Heggem v. Colvin

Filing 38

ORDER granting 33 Plaintiff's Application for Attorney Fees in the amount of $12,733.82. Signed by Senior Judge James A Teilborg on 8/8/16.(LSP)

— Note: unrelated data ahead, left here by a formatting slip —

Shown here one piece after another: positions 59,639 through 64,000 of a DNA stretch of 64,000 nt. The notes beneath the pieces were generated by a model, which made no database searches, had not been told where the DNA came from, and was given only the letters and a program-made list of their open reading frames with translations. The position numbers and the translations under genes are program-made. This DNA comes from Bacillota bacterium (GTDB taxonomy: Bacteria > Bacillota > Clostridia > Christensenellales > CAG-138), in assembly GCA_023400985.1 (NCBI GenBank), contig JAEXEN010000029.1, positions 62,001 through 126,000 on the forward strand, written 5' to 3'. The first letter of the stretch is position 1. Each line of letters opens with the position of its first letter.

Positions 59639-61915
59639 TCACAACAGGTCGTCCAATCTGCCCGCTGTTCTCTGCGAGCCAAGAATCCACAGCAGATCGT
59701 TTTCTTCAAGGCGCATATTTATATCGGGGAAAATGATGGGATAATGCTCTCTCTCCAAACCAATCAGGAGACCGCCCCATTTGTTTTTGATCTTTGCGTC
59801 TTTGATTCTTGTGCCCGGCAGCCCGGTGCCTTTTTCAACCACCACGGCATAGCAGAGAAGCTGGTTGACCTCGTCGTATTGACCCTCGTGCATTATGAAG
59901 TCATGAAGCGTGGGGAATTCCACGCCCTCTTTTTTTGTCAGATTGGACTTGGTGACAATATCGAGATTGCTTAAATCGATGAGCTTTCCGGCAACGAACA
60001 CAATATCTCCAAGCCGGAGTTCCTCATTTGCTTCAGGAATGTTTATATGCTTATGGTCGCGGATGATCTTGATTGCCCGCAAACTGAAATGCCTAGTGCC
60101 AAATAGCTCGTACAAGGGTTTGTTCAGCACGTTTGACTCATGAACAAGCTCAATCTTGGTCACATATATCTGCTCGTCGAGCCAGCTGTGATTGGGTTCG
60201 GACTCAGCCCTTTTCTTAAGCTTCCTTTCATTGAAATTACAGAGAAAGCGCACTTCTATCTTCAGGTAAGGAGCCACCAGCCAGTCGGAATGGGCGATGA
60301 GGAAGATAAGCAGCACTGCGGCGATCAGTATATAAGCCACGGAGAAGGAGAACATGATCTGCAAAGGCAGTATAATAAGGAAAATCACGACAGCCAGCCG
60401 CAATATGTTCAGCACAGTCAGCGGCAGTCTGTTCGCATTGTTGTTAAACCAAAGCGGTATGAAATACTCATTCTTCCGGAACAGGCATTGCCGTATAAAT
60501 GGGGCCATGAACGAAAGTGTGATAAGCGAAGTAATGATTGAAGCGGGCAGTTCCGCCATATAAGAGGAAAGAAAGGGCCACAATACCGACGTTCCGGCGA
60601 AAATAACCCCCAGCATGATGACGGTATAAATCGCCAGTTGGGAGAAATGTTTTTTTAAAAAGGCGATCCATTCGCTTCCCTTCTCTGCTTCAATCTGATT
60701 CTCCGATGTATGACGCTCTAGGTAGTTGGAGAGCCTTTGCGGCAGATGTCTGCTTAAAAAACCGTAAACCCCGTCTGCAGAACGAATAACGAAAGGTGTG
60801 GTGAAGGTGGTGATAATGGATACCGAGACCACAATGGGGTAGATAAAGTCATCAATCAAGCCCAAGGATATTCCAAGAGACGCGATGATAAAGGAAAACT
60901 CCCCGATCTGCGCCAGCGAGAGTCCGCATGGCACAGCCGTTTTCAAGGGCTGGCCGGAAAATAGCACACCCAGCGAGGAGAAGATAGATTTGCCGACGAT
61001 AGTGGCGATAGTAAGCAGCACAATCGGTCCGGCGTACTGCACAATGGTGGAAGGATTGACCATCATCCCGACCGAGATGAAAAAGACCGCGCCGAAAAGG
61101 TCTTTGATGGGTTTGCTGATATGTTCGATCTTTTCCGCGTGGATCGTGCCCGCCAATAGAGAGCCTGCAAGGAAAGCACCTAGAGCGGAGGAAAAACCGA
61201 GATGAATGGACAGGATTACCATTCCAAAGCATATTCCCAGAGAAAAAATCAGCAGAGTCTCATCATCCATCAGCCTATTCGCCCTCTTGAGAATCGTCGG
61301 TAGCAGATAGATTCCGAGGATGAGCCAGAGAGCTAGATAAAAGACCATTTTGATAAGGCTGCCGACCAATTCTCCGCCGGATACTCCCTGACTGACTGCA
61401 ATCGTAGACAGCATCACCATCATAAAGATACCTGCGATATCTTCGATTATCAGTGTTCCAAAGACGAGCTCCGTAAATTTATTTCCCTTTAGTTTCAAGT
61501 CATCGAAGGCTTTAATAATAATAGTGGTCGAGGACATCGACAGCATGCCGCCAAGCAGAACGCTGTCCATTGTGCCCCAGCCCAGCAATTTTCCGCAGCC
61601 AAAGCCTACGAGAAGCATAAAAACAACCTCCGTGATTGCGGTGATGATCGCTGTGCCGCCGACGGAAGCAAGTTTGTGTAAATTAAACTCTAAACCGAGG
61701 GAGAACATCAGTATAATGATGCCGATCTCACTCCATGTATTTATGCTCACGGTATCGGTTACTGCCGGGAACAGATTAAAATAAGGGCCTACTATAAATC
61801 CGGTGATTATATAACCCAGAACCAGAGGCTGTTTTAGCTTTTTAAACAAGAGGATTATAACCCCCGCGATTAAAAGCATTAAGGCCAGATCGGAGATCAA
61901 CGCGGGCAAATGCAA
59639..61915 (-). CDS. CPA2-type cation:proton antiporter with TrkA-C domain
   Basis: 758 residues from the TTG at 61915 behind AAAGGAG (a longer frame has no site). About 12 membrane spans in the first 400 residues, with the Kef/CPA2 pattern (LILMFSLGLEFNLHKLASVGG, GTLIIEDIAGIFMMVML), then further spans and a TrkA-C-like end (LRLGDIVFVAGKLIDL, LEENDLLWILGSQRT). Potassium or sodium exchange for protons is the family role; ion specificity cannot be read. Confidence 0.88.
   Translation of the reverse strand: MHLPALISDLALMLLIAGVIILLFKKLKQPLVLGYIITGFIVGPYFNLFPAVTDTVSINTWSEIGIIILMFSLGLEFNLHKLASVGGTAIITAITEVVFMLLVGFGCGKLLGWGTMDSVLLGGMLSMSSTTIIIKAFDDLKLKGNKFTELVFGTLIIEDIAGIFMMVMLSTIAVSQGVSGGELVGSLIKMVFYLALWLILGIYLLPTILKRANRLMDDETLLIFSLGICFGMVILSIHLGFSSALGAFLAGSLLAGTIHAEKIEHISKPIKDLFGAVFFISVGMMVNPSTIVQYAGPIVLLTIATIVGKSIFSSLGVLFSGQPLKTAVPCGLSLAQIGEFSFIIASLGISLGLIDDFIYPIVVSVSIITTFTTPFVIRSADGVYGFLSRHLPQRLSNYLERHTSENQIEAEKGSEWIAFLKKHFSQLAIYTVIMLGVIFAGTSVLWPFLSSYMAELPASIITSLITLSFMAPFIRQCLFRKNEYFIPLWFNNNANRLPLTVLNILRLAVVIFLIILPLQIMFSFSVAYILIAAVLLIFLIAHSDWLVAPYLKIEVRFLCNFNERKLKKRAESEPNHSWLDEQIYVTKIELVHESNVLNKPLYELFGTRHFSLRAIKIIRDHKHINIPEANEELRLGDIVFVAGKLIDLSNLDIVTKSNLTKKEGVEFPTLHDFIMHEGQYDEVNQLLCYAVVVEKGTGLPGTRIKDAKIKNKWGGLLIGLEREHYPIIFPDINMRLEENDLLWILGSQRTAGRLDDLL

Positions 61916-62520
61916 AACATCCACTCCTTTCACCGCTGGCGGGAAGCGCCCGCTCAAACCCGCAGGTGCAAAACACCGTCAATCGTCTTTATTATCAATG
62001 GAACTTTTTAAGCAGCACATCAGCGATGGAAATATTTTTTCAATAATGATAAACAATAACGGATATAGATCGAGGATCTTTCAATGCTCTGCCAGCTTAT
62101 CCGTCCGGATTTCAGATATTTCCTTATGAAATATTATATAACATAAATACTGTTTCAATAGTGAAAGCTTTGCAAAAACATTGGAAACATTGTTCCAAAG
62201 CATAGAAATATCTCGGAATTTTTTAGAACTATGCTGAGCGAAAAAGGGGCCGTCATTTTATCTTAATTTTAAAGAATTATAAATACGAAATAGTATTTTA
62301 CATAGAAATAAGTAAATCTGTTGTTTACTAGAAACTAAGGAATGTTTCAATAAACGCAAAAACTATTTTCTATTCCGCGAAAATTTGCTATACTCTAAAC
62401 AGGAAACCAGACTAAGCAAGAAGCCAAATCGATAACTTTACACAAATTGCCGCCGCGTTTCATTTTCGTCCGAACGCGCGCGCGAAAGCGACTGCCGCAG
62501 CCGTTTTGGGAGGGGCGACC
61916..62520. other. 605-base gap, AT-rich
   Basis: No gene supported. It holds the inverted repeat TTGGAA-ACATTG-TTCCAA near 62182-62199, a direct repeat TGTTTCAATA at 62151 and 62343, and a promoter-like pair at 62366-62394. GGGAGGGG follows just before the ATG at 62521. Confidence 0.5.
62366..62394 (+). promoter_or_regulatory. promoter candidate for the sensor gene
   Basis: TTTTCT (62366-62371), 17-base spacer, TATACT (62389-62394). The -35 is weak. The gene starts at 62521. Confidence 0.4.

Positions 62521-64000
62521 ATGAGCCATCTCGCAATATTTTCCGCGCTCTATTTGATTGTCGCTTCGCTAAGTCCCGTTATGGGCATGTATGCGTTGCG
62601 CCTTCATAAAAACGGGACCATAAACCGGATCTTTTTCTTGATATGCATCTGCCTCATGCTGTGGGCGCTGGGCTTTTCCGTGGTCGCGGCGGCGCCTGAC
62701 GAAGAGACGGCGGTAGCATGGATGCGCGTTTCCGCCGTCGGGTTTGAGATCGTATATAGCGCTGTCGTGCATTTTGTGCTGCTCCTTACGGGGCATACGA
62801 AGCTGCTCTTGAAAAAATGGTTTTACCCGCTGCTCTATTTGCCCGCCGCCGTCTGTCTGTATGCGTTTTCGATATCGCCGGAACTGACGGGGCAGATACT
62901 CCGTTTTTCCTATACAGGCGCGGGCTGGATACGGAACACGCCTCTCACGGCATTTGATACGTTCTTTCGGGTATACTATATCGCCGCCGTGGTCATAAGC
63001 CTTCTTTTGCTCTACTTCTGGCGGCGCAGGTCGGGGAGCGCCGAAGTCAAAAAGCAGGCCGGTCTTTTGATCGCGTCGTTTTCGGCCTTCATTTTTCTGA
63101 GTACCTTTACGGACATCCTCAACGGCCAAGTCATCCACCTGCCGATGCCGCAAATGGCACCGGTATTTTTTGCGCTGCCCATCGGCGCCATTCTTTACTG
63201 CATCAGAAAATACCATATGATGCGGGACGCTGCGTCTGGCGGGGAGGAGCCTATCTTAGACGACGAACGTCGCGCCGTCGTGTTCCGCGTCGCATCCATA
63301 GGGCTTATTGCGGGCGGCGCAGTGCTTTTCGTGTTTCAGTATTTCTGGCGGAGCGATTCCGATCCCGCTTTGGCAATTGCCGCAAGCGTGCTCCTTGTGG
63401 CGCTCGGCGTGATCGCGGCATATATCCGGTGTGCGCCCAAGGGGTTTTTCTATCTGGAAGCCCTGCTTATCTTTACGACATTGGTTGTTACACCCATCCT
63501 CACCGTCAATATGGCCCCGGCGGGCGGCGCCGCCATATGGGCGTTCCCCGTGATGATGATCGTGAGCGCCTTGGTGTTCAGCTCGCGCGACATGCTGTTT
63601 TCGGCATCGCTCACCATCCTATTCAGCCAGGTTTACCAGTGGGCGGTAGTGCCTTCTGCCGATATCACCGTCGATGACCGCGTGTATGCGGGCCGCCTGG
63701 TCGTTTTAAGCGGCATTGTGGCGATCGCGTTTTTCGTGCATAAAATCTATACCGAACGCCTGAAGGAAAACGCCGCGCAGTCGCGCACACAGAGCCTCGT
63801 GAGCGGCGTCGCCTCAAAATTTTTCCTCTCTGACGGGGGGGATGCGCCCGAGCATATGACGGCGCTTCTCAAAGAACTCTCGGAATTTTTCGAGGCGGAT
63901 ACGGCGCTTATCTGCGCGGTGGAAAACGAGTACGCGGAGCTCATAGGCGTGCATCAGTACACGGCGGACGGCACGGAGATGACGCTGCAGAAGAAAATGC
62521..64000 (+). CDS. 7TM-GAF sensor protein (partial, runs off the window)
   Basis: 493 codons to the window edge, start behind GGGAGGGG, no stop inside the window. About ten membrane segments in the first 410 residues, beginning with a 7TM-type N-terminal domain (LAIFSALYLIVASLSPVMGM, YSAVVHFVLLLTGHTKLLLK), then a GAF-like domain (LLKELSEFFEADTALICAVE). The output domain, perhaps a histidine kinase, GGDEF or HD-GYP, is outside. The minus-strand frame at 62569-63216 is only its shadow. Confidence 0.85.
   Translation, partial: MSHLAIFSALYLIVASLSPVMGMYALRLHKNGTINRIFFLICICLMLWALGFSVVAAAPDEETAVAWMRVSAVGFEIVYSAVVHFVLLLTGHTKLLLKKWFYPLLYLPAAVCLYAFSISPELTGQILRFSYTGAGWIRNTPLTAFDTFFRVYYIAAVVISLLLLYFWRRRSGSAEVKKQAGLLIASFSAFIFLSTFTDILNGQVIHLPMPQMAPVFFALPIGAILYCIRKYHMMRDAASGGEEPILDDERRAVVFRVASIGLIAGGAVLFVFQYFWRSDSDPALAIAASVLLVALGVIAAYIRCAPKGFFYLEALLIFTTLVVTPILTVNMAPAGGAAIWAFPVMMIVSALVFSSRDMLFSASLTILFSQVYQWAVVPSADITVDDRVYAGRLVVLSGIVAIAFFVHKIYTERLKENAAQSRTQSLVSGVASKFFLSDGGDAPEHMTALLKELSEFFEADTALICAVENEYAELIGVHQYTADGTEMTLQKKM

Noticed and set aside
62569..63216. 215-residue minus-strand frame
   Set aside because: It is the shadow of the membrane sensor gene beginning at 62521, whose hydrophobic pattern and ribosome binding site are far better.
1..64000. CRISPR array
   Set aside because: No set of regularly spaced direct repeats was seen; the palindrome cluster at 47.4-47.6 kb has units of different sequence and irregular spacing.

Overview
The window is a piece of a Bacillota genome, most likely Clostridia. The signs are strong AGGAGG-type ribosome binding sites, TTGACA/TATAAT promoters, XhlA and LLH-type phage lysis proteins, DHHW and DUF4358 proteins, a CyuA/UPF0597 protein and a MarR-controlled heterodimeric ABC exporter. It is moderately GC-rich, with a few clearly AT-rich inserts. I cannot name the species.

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1 WO 2 3 4 5 6 IN THE UNITED STATES DISTRICT COURT 7 FOR THE DISTRICT OF ARIZONA 8 9 Neil M. Heggem, Plaintiff, 10 11 ORDER v. 12 No. CV-13-02218-PHX-JAT Carolyn W. Colvin, 13 Defendant. 14 15 Pending before the Court is Plaintiff Neil M. Heggem’s motion for attorneys’ fees 16 pursuant to the Equal Access to Justice Act (“EAJA”). (Doc. 33). The Court now rules on 17 the motion. 18 I. Background 19 On June 24, 2013, an Administrative Law Judge (“ALJ”) denied Plaintiff’s request 20 for social security benefits. (Doc. 13 at 1). The Social Security Appeals Council denied 21 review of the ALJ’s decision on August 31, 2013. (Id.) After Plaintiff filed an appeal for 22 judicial review of the ALJ’s decision, this Court affirmed the ALJ’s decision. (Doc. 24). 23 On March 23, 2015, Plaintiff filed an appeal in the United States Court of Appeals for the 24 Ninth Circuit challenging this Court’s affirmance of the ALJ’s decision. (Doc. 26). On 25 June 1, 2016, the Ninth Circuit reversed and remanded for supplemental proceedings 26 upon the Commissioner’s request for voluntary remand. (Doc. 30). 27 II. 28 Legal Standard The Ninth Circuit has succinctly stated the legal standard for an award of 1 2 3 4 5 6 7 8 9 10 11 12 13 14 15 16 17 18 19 20 21 22 23 24 25 attorneys’ fees under the EAJA as follows: EAJA provides that a court shall award to a prevailing party other than the United States fees and other expenses incurred by that party in any civil action unless the court finds that the position of the United States was substantially justified or that special circumstances make an award unjust. It is the government’s burden to show that its position was substantially justified. Substantial justification means justified in substance or in the main—that is, justified to a degree that could satisfy a reasonable person. Put differently, the government’s position must have a reasonable basis both in law and fact. The position of the United States includes both the government’s litigation position and the underlying agency action giving rise to the civil action. Thus, if the government’s underlying position was not substantially justified, we must award fees and need not address whether the government’s litigation position was justified. Tobeler v. Colvin, 749 F.3d 830, 832 (9th Cir. 2014) (citations, quotation marks, and alterations omitted). When awarding attorneys’ fees under the EAJA, the Court should reimburse the prevailing party only for those fees which are reasonably expended by that party’s counsel. See 28 U.S.C. § 2412(d)(2)(A). The prevailing party bears the burden of proving the reasonableness of his request through sufficiently detailed accounts of hours expended on particular tasks so that the Court can evaluate his application. See Hensley v. Eckerhart, 461 U.S. 424, 437 (1983); see Neil v. Comm’r of Soc. Sec., 495 F. App’x 845, 846 (9th Cir. 2012) (“A fee applicant should maintain billing records in a manner that enables a reviewing court to easily identify the hours reasonably expended.” (quotation omitted)). Generally, if the Court reduces a fee application it must provide a reason, however, “a district court can impose a reduction of up to 10 percent—a ‘haircut’—based purely on the exercise of its discretion and without more specific explanation.” Costa v. Comm’r of Soc. Sec., 690 F.3d 1132, 1135 (9th Cir. 2012) (citing Moreno v. City of Sacramento, 534 F.3d 1106, 1111 (9th Cir. 2008)). 26 27 28 -2- 1 III. Analysis 2 Because the Commissioner concedes that her position was not substantially 3 justified, see (Doc. 34 at 1), Plaintiff is entitled to an award of his reasonable attorneys’ 4 fees pursuant to the EAJA. 5 As to the reasonableness of Plaintiff’s fee request, the Commissioner argues that 6 Plaintiff should only be reimbursed for fees related to legal work and not fees involving 7 clerical or secretarial work. (Doc. 34). The Commissioner identifies several instances in 8 Plaintiff’s itemized statement of attorney hours in which Plaintiff’s counsel billed for 9 “filing and docketing pleadings, receiving and/or reviewing notices or standard orders, 10 and filing extensions of time.” (Id. at 3). The Commissioner further points out that 11 Plaintiff’s counsel “block billed” on multiple occasions, “making it difficult to evaluate 12 the reasonableness of the time entries on their face.” (Id.) As a result, the Commissioner 13 requests that Plaintiff’s fee application be reduced “by at least $665.00 to account for 14 clerical time that cannot be billed at an attorney rate.” (Id. at 3–4). 15 In reply, Plaintiff asserts that the Commissioner’s opposition to his motion for 16 attorneys’ fees “is a waste of judicial resources” and suggests that the Court “should not 17 opt to get involved in such minutia.” (Doc. 37 at 2). Plaintiff posits—without citing to 18 any legal authority—that his “EAJA petition should have proceeded unopposed simply 19 due to the amount in controversy.” (Id.) Accordingly, Plaintiff refused to “go into detail 20 over every line item put in issue by the agency” because doing so would “not [be] a good 21 use of the Court’s time.” (Id.) Plaintiff also postulates that “[f]ull briefing [on a motion 22 for attorneys’ fees under the EAJA] is not a good use of resources, and the lack of full 23 briefing is not a reflection of a lack of merit.” (Id. at 3). Ultimately, Plaintiff contends 24 that should the Court reduce the amount of requested fees, it should “split the disputed 25 amount between the parties” rather than “combing the record.” (Id.) 26 Notwithstanding Plaintiff’s advice to the contrary, the Court “combed through the 27 record” as is required for all fee applications brought pursuant to the EAJA. See, e.g., 28 Hensley, 461 U.S. at 433 (stating that a district court has an independent duty to -3- 1 determine whether an attorneys’ fee award is reasonable); Moreno, 534 F.3d at 1111 (“A 2 district court . . . awards only the fee that it deems reasonable.”). This task was not as 3 daunting as Plaintiff inferred, as the relevant portion of the record—Plaintiff’s itemized 4 statement of attorney hours—is a mere three pages long. See (Doc. 33-1 at 5–7). 5 Plaintiff bears the burden of establishing that his attorneys’ fees request is 6 reasonable and does not include work that cannot be billed at an attorney rate. Here, the 7 Court agrees with the Commissioner that Plaintiff’s counsel billed for non-attorney 8 clerical work on several occasions. For example, Plaintiff’s counsel appeared to bill for 9 “prepar[ing] and fil[ing]” every document Plaintiff filed in this case. See (Doc. 33-1 at 5– 10 7). Such work is not compensable at an attorney’s rate of billing. See Missouri v. Jenkins, 11 491 U.S. 274, 288 n.10 (1989) (finding that clerical and secretarial tasks are non-legal 12 work and are not compensable under attorney rates); Nadarajah v. Holder, 569 F.3d 906, 13 921 (9th Cir. 2009) (holding that when clerical tasks such as filing, transcript, and 14 document organization “are billed at hourly rates, the court should reduce the hours 15 requested to account for the billing errors”). Unfortunately, due to Plaintiff’s counsel’s 16 block billing, the Court is unable to determine exactly how much time counsel spent on 17 each task. As the billed services span years 2013, 2014, 2015, and 2016, the Court in its 18 discretion will subtract 0.2 hours for each 2013 and 2016 and 1.0 hour for each 2014 and 19 2015. See Neil, 495 F. App’x at 847 (finding that district court acted within its discretion 20 when it reduced the plaintiff’s fee award by 0.3 hours for an entry “that was vague and 21 inadequately explained” and approving the district court’s 10% reduction for an entry that 22 was block billed).1 As a result, the Court will subtract 2.4 hours from Plaintiff’s fee 23 application and will award Plaintiff his attorneys’ fees for 67.0 hours of attorney time.2 24 25 26 1 The Court reduced a different amount per year because of the amount of billing entries for each year. The bulk of counsel’s billing entries occurred in 2014 and 2015. 2 27 28 The Court finds that Plaintiff is entitled to the cost-of-living adjustment to the statutory hourly rate pursuant to the EAJA and Thangaraja v. Gonzales, 428 F.3d 870, 876–77 (9th Cir. 2005). Thus, Plaintiff will be awarded $12,733.82 based on his counsel’s 3.0 hours of work in 2013 at $187.02 per hour, 31.2 hours in 2014 at $190.06 -4- 1 IV. Conclusion 2 Based on the foregoing, 3 IT IS ORDERED that Plaintiff’s Application for Attorney Fees under the Equal 4 Access to Justice Act, (Doc. 33), is GRANTED in the amount of $12,733.82. This award 5 shall be made payable directly to Plaintiff and is subject to offset to satisfy any pre- 6 existing debt that Plaintiff owes the United States pursuant to Astrue v. Ratliff, 560 U.S. 7 586 (2010). 8 Dated this 8th day of August, 2016. 9 10 11 12 13 14 15 16 17 18 19 20 21 22 23 24 25 26 27 28 per hour, 31.6 hours during 2015 at $190.28 per hour, and 1.2 hours during the first half of 2016 at $191.70 per hour. See United States Courts for the Ninth Circuit, Equal Access to Justice Act–Rates, http://www.ca9.uscourts.gov/content/view.php?pk_id=0000000039 (last visited August 8, 2016). -5-